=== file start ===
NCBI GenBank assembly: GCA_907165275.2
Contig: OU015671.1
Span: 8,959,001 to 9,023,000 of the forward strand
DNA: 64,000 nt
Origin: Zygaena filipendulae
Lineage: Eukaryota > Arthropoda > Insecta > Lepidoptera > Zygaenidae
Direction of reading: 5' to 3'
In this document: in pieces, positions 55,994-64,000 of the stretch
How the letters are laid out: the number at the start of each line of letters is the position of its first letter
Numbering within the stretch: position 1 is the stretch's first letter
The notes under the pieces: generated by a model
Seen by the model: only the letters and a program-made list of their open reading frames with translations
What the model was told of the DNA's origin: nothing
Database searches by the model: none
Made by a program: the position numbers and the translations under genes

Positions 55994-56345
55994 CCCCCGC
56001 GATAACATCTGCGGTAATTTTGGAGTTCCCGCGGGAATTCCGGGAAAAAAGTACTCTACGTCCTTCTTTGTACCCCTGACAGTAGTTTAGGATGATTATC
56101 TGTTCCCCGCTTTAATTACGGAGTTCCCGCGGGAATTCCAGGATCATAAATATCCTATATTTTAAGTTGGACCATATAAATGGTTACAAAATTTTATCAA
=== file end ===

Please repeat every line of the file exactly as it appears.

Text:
NCBI GenBank assembly: GCA_907165275.2
Contig: OU015671.1
Span: 8,959,001 to 9,023,000 of the forward strand
DNA: 64,000 nt
Origin: Zygaena filipendulae
Lineage: Eukaryota > Arthropoda > Insecta > Lepidoptera > Zygaenidae
Direction of reading: 5' to 3'
In this document: in pieces, positions 55,994-64,000 of the stretch
How the letters are laid out: the number at the start of each line of letters is the position of its first letter
Numbering within the stretch: position 1 is the stretch's first letter
The notes under the pieces: generated by a model
Seen by the model: only the letters and a program-made list of their open reading frames with translations
What the model was told of the DNA's origin: nothing
Database searches by the model: none
Made by a program: the position numbers and the translations under genes

Positions 55994-56345
55994 CCCCCGC
56001 GATAACATCTGCGGTAATTTTGGAGTTCCCGCGGGAATTCCGGGAAAAAAGTACTCTACGTCCTTCTTTGTACCCCTGACAGTAGTTTAGGATGATTATC
56101 TGTTCCCCGCTTTAATTACGGAGTTCCCGCGGGAATTCCAGGATCATAAATATCCTATATTTTAAGTTGGACCATATAAATGGTTACAAAATTTTATCAA